Preview of The View from the Balcony

Here’s the first page of my (unfinished, not final) upcoming novel, The View from the Balcony, which will be the fourth book in The Fandom Collection. In this book, we meet Rachel again ten years after Front Row. She’s grown up with a husband, daughter, and career, but she hasn’t outgrown her love of music and going to concerts.

I should’ve known when my day began with wet sheets that this was not going to go as planned. I had trained for this. I was ready. I had been buying tickets for years. This was the rush. How fast could I order the best seats possible? My fingers shook as I navigated to the page for the event in question—a blast-from-the-past boyband reunion show that my friends and I couldn’t miss. I cut this too close. Usually I tried to be ready at least five minutes in advance, but my daughter, Cora, had wet her bed again, and I couldn’t just leave her in soaked clothes.

“Cora! Are you kidding me right now? Aren’t you potty trained yet?” I was pissed, no pun intended; and in retrospect, it wasn’t one of my finer parenting moments.

Her little face with her flushed squishy cheeks and giant dark brown eyes that matched her father’s begged my forgiveness. I melted into submission.

“Sweetie, I’m sorry for yelling.” I tugged a new pair of Dora the Explorer undies onto her and gave her a squeeze. “Want me to make you some pink milk instead of white milk this morning?”

She clasped her hands and danced in place, the curls of her fine, light brown hair billowing around her shoulders.

After serving the strawberry milk and glancing nervously at the clock on the oven, I leapt back onto the couch and manned my station. The staccato tapping of my fingers on the computer keys were as practiced as my favorite musicians on their instrument of choice. My fingers flew across the keyboard as I logged onto the website, back to my scheduled task of the day. I had two minutes to go before these concert tickets went on sale.

I hadn’t worked out the logistics with my husband yet, but he’d be fine with it. The tickets weren’t that expensive. Just over a hundred for the best seats.

Lyfers: Chapter Four

My new novel, Lyfers, will be released Tuesday, February 9. Until then, here’s a preview!

Chapter One | Chapter Two | Chapter Three


After the safety demonstration, the crowds dispersed either to their rooms to primp for the show that evening, or to the stage set up near the pool area to claim a spot. Veteran cruisers Jade and Oscar opted to head to the stage. The couple shouted greetings and blew kisses to crew members as they floated through the frenzied crowd as if walking on water. Former model Jade held the brim of her floppy straw hat with her index finger and thumb while her pinky stood at attention. A filmy teal and gray sarong was slung low on her shapely hips, covering the bottom of her black monokini.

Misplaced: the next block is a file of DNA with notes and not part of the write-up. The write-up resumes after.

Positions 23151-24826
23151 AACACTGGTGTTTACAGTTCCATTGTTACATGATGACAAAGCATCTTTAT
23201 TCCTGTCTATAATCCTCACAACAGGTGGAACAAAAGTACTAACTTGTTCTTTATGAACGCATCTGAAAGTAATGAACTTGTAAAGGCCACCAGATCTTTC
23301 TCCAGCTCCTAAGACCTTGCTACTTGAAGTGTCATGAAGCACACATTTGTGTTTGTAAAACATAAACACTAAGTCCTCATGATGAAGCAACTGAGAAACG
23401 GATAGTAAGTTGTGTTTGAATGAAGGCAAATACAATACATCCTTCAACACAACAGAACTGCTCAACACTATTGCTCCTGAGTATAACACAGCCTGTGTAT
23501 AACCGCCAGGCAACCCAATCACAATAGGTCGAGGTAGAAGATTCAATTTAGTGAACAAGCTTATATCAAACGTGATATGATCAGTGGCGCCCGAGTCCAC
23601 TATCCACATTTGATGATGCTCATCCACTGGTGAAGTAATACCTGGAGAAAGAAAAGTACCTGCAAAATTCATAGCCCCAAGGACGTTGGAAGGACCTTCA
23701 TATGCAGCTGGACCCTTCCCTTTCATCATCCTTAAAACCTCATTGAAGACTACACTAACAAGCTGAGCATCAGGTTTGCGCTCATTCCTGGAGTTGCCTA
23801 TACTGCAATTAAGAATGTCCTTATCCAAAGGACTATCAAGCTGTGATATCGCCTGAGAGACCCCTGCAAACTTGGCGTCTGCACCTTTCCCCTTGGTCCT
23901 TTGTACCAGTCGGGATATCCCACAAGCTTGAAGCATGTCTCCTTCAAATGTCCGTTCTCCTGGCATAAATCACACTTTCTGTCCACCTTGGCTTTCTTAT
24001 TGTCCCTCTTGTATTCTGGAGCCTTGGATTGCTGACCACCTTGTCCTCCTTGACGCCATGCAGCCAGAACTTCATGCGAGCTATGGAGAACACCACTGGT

“Have a drink ready for me, Julio! My usual!” Oscar called to a bartender behind a tiki-themed bar. His black 4 Lyfe T-shirt with the sleeves shorn off revealed a strip of belly as he lifted his arm up to wave. He tugged it back down with impatience.

“Mango colada. You got it, Mr. Oscar!”

Jade released her hat and held up two fingers. “Make it two, Julio! Make mine zero calories.”

The rush of people had pushed them out of earshot, so Julio responded with a cocked smile and wave.

Jade dug into her giant tote bag and drew out her phone in one swift movement, and her thumb darted across the screen.

“Jade, girl, you’re obsessed.”

“Oh whatever. Take a selfie with me.” As they maneuvered through the crowd, they leaned their heads in together. Jade tipped her chin down, pursed her lips, and held the camera out in front of her. Oscar balanced his salt-and-pepper goateed chin on his extended index finger and thumb to frame the bottom of his face. “Besides, you can’t tell me you’re not gonna check your phone and do work every second of this cruise.”

“I can’t disappoint my clients. Good lawyers never rest.” He mimed flipping his nonexistent long hair over his shoulder. Jade cast her eyes up to the bottom of her hat.


The lido deck teemed with rabid fans. A stage was set up with multiple runways snaking off and ending in platforms. Fans filled the space, surrounding each of the platforms and lining the sides of the runways and the front of the stage. Some teetered near the pool, trying to press up against the people in front of them so that they wouldn’t fall in. Few were in bathing suits
yet. The sun was just beginning to set. By the time the guys went on stage, it would be kissing the horizon.

After they had secured their drinks from bartender Julio, Oscar and Jade laid their towels on the edge of the pool right under one of the platform extensions. They let their feet dangle in
the water while they waited for the craziness to begin and listened to the island music coming from speakers hidden in the straw roof of the tiki bar.

“We should go sit by the bar,” said Jade.

Oscar stirred his blended drink and shook his head. “You won’t be saying that once Markus is shaking his junk in your face. Just keep drinking.”

“That I can do.” She tipped her glass back.